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Wal-Mart frequently touts its new lines of allegedly “Green” products as innovative ways to promote environmentalism among existing customers and attract new ecologically-minded ones.
But there are economic and even environmental problems with some of these products. Wal-Mart is especially pushing sales of compact fluorescent bulbs (CFLs) because they use one-third the energy of traditional incandescent bulbs and last longer.
Consumers, though, are likely to be put off by the fact that a single CFL bulb at Wal-Mart costs $1.65 compared to just 24 cents for the incandescent bulb. Other CFLs can cost as much as $5 per bulb.
In addition, CFLs raise safety concerns because they contain mercury which can potentially pose health risks. The mercury level in a CFL is very low when compared to a thermometer. Nevertheless, a broken CFL can release mercury vapors that can affect a person’s brain, spinal chord, kidneys and liver. The Environmental Protection Agency recommends that if a CLF bulb breaks, an individual should immediately open a window to disperse vapors, not touch the area where the bulb was broken, carefully clean the area, and remove all glass fragments.
If a bulb burns out, it is considered hazardous waste and must be sealed in a safe container before disposal.
Wal-Mart is making a huge mistake by pushing products like CFL bulbs just because environmentalists deem them ecologically safe. Environmentalists are notorious for pushing “Green-friendly” products that turn out to have their own ecological baggage. And in the case of CFLs, environmentalists are sure to eventually reject them because the mercury content will cause serious hazardous waste disposal problems.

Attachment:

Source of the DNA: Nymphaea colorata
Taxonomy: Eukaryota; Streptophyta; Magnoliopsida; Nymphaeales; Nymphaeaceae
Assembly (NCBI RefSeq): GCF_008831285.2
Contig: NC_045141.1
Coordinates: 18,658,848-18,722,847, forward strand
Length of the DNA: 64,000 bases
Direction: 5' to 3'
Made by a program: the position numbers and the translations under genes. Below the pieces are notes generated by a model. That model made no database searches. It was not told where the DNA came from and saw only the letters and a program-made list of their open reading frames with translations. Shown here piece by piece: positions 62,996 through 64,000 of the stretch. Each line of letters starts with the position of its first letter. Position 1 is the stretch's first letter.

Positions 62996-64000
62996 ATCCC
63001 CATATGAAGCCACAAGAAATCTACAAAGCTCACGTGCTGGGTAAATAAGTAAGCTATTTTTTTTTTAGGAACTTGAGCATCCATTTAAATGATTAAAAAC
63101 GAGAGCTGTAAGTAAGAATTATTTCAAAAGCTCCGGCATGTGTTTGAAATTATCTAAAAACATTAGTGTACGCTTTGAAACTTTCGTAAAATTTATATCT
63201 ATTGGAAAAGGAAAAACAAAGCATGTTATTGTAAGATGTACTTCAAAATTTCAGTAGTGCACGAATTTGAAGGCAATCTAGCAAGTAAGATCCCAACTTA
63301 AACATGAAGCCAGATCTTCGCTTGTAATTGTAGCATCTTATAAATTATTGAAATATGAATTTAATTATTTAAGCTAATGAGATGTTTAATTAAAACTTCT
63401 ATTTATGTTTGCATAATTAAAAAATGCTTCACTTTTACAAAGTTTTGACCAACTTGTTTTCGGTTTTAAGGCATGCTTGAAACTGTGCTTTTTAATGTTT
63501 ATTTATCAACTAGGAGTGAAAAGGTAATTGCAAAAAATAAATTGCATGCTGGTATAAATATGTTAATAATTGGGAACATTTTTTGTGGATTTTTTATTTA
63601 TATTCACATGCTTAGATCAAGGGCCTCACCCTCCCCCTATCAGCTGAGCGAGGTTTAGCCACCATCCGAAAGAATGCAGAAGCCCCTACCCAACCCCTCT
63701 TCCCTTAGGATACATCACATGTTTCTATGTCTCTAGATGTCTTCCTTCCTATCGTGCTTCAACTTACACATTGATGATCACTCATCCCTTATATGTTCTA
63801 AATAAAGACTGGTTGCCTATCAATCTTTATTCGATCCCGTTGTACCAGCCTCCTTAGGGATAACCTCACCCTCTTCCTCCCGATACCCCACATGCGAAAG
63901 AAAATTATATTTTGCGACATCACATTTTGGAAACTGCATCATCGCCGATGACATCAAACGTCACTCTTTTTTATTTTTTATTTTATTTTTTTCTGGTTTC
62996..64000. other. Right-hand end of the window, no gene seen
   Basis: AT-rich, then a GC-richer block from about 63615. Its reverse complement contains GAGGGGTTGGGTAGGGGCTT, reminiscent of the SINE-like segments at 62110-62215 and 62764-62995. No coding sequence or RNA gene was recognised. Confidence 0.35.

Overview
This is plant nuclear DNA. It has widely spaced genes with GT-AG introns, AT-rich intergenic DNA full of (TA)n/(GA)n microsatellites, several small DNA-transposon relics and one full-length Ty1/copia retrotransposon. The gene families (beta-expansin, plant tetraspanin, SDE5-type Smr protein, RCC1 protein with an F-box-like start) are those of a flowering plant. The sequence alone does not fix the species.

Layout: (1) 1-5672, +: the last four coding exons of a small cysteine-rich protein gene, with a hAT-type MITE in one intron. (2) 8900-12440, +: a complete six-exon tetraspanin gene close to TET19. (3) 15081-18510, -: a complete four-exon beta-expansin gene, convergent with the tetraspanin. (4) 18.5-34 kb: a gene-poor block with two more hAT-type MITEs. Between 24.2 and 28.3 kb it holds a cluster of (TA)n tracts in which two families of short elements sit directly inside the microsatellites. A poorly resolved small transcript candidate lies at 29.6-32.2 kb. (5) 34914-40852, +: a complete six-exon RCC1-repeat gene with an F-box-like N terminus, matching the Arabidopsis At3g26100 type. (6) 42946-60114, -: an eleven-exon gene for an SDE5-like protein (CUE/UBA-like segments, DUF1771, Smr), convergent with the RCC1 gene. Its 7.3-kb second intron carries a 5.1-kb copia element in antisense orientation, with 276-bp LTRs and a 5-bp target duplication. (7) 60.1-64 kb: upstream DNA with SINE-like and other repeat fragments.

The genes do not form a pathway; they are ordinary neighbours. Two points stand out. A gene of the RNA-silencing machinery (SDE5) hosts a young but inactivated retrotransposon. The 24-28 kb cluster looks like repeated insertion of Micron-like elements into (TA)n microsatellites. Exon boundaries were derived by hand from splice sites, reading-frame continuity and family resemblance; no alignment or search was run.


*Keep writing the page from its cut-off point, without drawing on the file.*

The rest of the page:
The company will then find itself scrambling to get rid of CFLs to embrace yet another allegedly “Green-friendly” product.
EVEN THOUGH WAL-MART HAS INVESTED so much money and effort into being ecologically correct, the environmental movement dismisses its initiatives as insufficient.
On September 6, 2007, a coalition of 23 environmental, labor and human rights groups released a report, “Wal-Mart’s Sustainability Initiative: A Civil Society Critique,” denouncing Wal-Mart’s environmental campaign. Coalition members include the Sierra Club, Friends of the Earth, ACORN, Global Exchange, and the United Methodist Church.
The report concluded “that even if Wal-Mart achieved all of its stated goals, the company’s business model is inherently unsustainable.”
For instance, the report dismisses Wal-Mart’s pledge to spend millions of dollars to cut greenhouse gas emissions. Although the company is taking steps to cut 20 million tons of gases each year, it is still creating 220 million tons of greenhouse gases each year, “more than 40 times the emissions the company” plans to eliminate.
The report also repeat’s organized labor’s long-time charge that Wal-Mart mistreats its employees. Trina Tocco of the International Labor Right’s Forum says “the company continues to squeeze workers and suppliers in a global ‘race to the bottom’ in wages, benefits and working conditions.”
This should put to rest any illusion Wal-Mart may have had that “Going Green” would mute criticism of its labor practices.
In January 2007, eleven environmental and corporate accountability organizations, including Greenpeace USA, sent a letter to Lee Scott demanding that Wal-Mart “end its political contributions to anti-environmental candidates.”
They called Wal-Mart’s environmental initiatives a sham because most of the company’s political donations go to Republican or pro-free-market lawmakers and candidates. The groups demanded that Wal-Mart “end its contributions to anti-environmental candidates and bring its stated intentions and actions in line.”